Why ‘sustainability’ is falling short

Posted by: Georgie Howlett

Tags: communications environment PR public relations sustainability

Before I get carried away, it’s pertinent to point out that this was first mooted nearly a decade ago. I am not saying anything new here. But like with any change, there are the early adopters, the pioneers, the people who have an idea almost too soon. Real change occurs a while later, at the tipping point, as Malcolm Gladwell so aptly put it.

Never has the welfare of our beautiful blue planet been so high on the public agenda. Maybe some businesses are talking about it because they’ve realised their customers are starting to vote with their wallets and they are only interested in the bottom line, and some consumers are choosing sustainable brands to look good among their peers, but ultimately, the tide is turning. And ultimately, do individual motivations matter if it makes an overall positive change (for the time being, anyway)?

One of the silver linings of Covid-19 is it has been a bit of a global reset of attitudes and priorities, prompting many businesses to take a long hard look at themselves and do better.  As I am in the business of language, I want to put the spotlight on the word ‘sustainability’ and ask if it’s enough.  There is a whole industry built around ‘sustainability’ and it is a vital one. The people working in sustainability, and the businesses championing it, are doing truly exciting work. They are shaking up old models, interrogating supply chains, and finding the path to net zero, or better, net positive.

But let’s look at the word. To ‘sustain’ in this context means to maintain, to keep at a particular level.  In fact, its definition is ‘to cause or allow something to continue for a period of time’. It’s passive. Haven’t we learned that this isn’t enough? Last year the Black Lives Matter movement highlighted how not being racist isn’t enough – standing by silently is not enough, and the rallying call to society was to take action for change to happen. It is very clear the action we must take now is to put things back, to rebalance, to regenerate the biodiverse soils and seas that we have ravaged. We’ve taken so much from our planet, that operating ‘sustainably’ is not enough.

Language plays a role in shaping our views and our behaviours. So, let’s change the language within the business world from ‘sustainable’ to ‘regenerative’. ‘Regenerating’ is an active word, it involves doing something, it implies we need to do more. And there is huge scope for the business world to do more. A long time ago, painting a school wall as part of a CSR programme was enough to tick a few boxes for the C-suite and the Board to be happy. That changed (hooray), and people wanted to know that a company was operating responsibly: Where are your materials from? How do you pay your workers? Do you have an impact report?  Now, the dial has moved again. A US study found that consumers want companies to go well beyond sustainability and ‘do more good’ to the planet, with nearly 80% preferring ‘regenerative’ brands to ‘sustainable’ brands (study by ReGenFriends).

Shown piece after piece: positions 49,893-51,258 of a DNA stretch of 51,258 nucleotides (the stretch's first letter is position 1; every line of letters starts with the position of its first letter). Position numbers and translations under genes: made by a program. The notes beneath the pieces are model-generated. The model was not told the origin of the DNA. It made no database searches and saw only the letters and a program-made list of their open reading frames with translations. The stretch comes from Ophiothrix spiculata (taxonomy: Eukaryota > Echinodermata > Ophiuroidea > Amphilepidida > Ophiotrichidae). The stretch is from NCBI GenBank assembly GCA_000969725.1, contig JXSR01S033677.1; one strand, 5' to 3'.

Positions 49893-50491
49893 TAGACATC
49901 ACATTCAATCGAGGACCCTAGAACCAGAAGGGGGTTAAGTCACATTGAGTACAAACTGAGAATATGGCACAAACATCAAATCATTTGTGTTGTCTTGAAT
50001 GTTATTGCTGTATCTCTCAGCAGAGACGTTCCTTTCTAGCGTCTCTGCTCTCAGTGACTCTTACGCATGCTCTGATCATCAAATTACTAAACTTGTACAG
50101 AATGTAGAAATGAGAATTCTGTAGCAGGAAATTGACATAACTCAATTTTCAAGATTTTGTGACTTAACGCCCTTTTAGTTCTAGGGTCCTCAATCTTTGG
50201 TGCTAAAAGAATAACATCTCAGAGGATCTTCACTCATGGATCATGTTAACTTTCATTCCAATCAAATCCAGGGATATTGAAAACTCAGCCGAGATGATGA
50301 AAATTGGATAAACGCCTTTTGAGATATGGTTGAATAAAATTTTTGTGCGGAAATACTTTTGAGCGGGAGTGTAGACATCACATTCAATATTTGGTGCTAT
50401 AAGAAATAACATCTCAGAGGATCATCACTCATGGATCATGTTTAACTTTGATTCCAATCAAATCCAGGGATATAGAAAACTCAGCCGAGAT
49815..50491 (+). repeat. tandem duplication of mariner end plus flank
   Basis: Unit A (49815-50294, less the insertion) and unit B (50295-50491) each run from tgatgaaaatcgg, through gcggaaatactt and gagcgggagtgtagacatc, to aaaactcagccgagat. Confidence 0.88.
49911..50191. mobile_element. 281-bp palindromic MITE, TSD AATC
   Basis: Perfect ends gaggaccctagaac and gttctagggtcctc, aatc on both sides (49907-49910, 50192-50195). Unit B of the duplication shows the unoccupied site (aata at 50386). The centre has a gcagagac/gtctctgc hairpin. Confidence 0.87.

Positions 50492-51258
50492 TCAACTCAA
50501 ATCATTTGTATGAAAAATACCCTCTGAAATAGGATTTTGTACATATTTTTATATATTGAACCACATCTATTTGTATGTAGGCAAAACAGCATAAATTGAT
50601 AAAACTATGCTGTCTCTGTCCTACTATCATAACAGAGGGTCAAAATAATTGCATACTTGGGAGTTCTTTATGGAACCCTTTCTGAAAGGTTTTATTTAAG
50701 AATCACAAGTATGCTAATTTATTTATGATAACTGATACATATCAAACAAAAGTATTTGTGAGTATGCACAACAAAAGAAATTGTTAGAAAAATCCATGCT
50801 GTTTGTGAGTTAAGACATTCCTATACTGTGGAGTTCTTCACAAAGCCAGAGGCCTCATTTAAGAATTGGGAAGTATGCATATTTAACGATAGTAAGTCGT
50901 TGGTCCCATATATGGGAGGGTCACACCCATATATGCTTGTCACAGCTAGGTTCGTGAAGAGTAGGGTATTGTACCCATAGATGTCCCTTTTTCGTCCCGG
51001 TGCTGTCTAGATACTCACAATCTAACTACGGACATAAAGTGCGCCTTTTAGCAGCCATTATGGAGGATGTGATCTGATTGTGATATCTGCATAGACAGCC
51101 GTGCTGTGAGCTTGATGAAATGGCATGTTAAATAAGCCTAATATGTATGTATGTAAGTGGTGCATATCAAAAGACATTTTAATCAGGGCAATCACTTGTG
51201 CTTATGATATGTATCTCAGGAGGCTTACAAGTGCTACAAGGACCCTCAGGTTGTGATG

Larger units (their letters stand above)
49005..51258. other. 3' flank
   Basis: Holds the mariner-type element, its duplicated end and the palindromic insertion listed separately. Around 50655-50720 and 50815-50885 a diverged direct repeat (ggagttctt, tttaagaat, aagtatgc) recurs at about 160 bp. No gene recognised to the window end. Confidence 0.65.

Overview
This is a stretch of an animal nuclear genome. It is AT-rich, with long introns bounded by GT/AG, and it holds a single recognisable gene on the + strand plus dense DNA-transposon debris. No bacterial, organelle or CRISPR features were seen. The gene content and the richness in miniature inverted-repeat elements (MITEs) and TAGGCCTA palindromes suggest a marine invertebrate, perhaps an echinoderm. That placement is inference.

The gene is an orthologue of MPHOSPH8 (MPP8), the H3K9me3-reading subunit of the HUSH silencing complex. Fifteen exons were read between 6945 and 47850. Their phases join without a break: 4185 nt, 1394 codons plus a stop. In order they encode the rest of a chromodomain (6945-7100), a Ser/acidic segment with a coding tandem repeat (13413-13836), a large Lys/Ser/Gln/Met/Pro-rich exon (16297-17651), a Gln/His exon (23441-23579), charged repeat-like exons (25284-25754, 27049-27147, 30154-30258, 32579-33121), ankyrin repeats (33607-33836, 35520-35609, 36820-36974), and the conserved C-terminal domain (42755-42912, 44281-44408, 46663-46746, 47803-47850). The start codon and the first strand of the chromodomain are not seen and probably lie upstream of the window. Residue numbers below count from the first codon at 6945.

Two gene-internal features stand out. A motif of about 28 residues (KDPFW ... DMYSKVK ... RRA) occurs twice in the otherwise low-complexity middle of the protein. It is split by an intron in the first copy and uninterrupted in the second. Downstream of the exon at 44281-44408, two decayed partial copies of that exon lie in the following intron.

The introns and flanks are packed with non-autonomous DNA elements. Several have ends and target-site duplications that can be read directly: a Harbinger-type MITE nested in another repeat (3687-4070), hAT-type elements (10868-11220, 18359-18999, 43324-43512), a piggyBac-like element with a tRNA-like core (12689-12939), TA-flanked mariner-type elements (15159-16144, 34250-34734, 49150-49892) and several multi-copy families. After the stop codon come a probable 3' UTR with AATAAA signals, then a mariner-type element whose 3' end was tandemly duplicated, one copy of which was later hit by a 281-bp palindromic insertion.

As we start to see the back of Covid-19 (fingers and toes crossed), let’s turn our focus to how organisations can be better, which is our driving purpose at Stand. An obvious example, but look at Patagonia, which is championing the switch to Regenerative Organic farming practices, which build healthy soil, to turn agriculture from a problem into a solution. Then there is Interface (a modular carpet manufacturer) – last year it launched the world’s first carbon-negative carpet tiles, which sequester more carbon than they create. Brands can be far more progressive and active.

The pioneers are already there, but what if this became mainstream and businesses were judged based on what it is proactively doing to fix our planet – how are they regenerating our wild spaces, rewilding our habitat, giving plant nutrients back to nature, storing carbon in soils and forests, reviving urban agriculture, or rebalancing our oceans?

Already, 81% of people say they must be able to ‘trust the brand to do what is right’ and, increasingly, the right thing means that consumers are demanding more from businesses than aiming to reach net zero within a decade or two. They will want more progressive action, now.

Catalysed through a subtle but powerful shift in language, what an incredible role businesses and brands can play in the reversal of our ‘greatest mistake’.

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